Sarah Grayson and her trusty companion, Elvis, race to tail the right suspects in the fifth installment of the New York Times bestselling Second Chance Cat Mysteries.
Sarah Grayson owns Second Chance, a shop that sells lovingly refurbished items, in the charming town of North Harbor, Maine. But she couldn’t run the store without the help of her right-hand man, Mac–or her dashing rescue cat, Elvis.
Mac’s life before North Harbor has always been a little bit mysterious, but it becomes a lot more intriguing when a woman from his past shows up in town, and then turns up dead. Suspicion falls on Mac, but Sarah–and Elvis–know he can’t be the killer, and they hope they can prove his innocence quick as a whisker.
This week, I read The Dog Diet, A Memoir: What My Dog Taught Me About Shedding Pounds, Licking Stress and Getting a New Leash on Life by Patti Lawson. I thought this would be a cute book. I did. It’s got a dog, a person learning how to be more of a person by having a dog and it’s supposed to be a memoir. I have to admit, I wasn’t bowled over by this book. In fact, there were a lot of times when I just plain wasn’t happy. This woman didn’t strike me as a dog person (people change, so I get that), but she seemed to really not having ‘time’ for a dog. She wasn’t built for having a dog. Um, they’re messy, they’re loud, they’re clingy…they’re dogs. She spent a lot of time being dismissive with the dog. Whatever. Then there were her thoughts on the diet part of the story. She decided the dog was a furry exercise partner. Sure! I agree. But part of her diet involved just putting down the (insert name of food here) and play with the dog instead. She went from being rather obsessive about exercise to a slug, then back to obsessive, but about moving while having the dog. She struck me as an obsessive person. When she has one thing to focus on, she’s happy. I don’t know. Her suggestions for diet items included things she and the dog could eat, eating quiet things so the dog wouldn’t bother her and walking. Um, that’s part of having a dog. You have to move around. They require exercise. She acted almost shocked about this. I’m glad she got her dog and found a buddy in her dog, but her advice wasn’t all that great. But try it for yourself. You might have other thoughts.
We live in a diet-obsessed age, when we lose five pounds just to gain ten, delude ourselves that the next exercise contraption we buy from that midnight infomercial will finally take that extra inch off our thighs, and become convinced that the latest diet fad of beet soup and goat’s milk will help us look good in a bikini. But now you can forget the Zone, Atkins and South Beach! It turns out that the ultimate weight-loss plan is owning a dog: Man (and woman’s) best friend is the fail proof personal trainer-dietician-nutritionist you’ve been looking for you all your life.
That’s just what Patti Lawson found in her dog, Sadie.
A diet-obsessed, single lawyer, Patti spent the winter indulging in multiple brands of chocolate while mourning the demise of her latest relationship. Spring found her pudgy and pitiful, when Fate – and a fortuitous trip to PetSmart – brought rascally puppy Sadie into Patti’s petless, pristine, if a bit sterile, life. Since that day life hasn’t been the same for Patti or Sadie.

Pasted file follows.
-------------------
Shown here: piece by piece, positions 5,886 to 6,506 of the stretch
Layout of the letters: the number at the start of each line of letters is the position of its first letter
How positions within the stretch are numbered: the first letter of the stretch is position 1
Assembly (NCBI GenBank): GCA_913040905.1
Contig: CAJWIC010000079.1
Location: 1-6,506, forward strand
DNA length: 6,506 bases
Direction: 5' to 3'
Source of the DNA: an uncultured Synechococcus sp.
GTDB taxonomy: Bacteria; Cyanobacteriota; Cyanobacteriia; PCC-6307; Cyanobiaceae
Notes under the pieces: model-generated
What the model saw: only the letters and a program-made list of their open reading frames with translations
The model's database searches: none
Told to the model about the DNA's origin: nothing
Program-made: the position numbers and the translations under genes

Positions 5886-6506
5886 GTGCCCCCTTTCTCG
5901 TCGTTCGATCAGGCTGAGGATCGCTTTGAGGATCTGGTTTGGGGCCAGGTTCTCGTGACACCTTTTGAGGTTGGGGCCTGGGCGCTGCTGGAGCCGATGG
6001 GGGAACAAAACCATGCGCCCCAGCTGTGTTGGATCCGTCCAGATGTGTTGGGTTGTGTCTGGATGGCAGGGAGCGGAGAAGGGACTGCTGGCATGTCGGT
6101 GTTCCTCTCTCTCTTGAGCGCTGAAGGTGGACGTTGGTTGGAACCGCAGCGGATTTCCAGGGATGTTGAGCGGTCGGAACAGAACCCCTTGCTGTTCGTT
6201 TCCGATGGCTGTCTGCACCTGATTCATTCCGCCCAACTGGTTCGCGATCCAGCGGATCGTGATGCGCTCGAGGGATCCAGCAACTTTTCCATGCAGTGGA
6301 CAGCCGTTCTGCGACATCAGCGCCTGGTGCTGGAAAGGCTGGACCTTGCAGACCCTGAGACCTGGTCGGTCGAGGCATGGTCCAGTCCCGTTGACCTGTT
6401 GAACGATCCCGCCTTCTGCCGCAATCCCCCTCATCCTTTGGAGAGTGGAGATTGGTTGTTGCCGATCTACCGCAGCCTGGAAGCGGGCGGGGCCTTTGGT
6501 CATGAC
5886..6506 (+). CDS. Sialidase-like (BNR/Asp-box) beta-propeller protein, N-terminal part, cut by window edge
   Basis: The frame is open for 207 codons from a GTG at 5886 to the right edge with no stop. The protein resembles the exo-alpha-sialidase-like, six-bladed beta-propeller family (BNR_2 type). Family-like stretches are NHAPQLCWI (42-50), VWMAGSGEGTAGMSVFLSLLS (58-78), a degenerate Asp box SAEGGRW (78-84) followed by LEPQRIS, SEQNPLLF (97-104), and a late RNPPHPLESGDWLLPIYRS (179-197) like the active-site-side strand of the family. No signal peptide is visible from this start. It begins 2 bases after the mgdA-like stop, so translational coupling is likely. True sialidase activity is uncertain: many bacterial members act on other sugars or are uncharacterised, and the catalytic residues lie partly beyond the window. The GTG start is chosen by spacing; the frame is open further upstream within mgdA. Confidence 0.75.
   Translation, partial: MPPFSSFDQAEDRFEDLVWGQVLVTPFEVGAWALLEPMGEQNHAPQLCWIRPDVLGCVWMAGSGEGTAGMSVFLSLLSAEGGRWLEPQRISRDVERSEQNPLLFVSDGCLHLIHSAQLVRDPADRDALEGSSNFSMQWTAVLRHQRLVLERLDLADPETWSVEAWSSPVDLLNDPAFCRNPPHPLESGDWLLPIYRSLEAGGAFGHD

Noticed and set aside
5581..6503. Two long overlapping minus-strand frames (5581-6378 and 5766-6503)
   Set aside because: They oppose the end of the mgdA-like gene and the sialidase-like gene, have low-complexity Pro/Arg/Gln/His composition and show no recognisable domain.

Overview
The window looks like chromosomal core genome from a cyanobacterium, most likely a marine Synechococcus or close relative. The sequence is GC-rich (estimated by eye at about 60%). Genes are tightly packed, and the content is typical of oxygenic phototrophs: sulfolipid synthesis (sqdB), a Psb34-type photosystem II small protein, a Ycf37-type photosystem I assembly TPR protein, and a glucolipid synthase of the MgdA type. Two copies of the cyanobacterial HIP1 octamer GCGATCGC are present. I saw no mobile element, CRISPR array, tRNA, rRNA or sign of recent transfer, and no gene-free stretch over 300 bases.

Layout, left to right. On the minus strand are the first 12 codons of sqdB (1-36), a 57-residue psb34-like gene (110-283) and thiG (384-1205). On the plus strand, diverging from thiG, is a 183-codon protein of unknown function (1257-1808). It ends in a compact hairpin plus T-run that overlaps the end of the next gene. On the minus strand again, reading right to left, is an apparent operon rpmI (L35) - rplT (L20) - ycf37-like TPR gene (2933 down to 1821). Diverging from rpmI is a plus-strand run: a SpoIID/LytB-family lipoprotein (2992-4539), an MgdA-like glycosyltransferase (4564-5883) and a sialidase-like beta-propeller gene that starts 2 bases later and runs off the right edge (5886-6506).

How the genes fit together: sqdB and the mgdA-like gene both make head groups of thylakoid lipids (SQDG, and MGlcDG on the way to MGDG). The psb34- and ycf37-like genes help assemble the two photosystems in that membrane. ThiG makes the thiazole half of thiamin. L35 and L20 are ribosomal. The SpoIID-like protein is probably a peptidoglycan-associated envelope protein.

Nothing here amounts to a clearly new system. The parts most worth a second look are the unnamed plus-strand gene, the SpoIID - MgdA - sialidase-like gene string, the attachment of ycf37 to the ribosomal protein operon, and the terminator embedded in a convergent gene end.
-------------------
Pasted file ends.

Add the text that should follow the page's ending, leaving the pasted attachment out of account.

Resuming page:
A life that began together with 3:00 a.m. walks through the park, incessant barking and stolen moments of trying to eat just a crumb of breakfast without puppy-interference soon morphed into a partnership of exercise and healthy eating with the added bonus that Sadie taught Patti a thing or two about letting go and stopping to smell the roses.
A memoir-cum-diet, The Dog Diet takes a tongue-in-cheek look at our obsession with weight loss and will have you laughing out loud as you recognize your own dysfunctional relationship with food. In the process you’ll learn a simple and natural method for shedding unwanted pounds without the usual stress and disappointments that go along with typical dieting regimens.
This week I picked up a copy of Sleeping with the Fishes by Mary Janice Davidson. I’ve read this author before and liked her books. This one…it wasn’t quite as much of a hit. Fred isn’t your average little mermaid type mermaid. She’s cranky, snappy and gives no…you know. She has two men to choose from Artur and Thomas. Here’s the thing and why it wasn’t as great a book for me…Fred is downright snotty sometimes. I didn’t like her. I had a hard time rooting for her. I had a hard time deciding if I should root for Thomas because he’s just sort of there. Artur is nice enough, but almost like someone to settle for. I didn’t feel the passion between any of the characters. And if I had to read about Jonas, her friend, and his girlfriend one more time…it’s done too much. But this is book 2 in the series, so maybe if I’d have read book 1 first, this one would’ve been more fun. I don’t know. It just didn’t hit the mark for me.
As Fred the Mermaid tries to fit in with her own kind, she finds herself hooked on both Artur, the High Prince of the undersea realm, and Thomas, a hunky marine biologist. She’s also caught between two factions of merfolk: those happy with swimming under the radar-and those who want to bring their existence to the surface.
When things weren’t so scary and crazy and I could get books from the local book sale, one of the ones I picked up was a copy of Sizzle by Jennifer Crusie. Now I love her books, especially the one with the dog that would fall over when someone shouted bang. It sounds a lot funnier when your own dog does it because she thinks she’s one of those tiny goats. Anyway, I picked up this book, this short book, because I knew the author. It’s a cute book. Short. The story moves rather fast, too. The thing is, it’s too fast for my taste and the characters were rather hard to root for. Emily seemed angry the entire time. I didn’t like that. I didn’t want her to be putty, but she could’ve softened a little faster. Richard was pushy, but I guess I took it more from him because this book is over 25 years old. It’s quick and if you want quick heat, then grab a copy.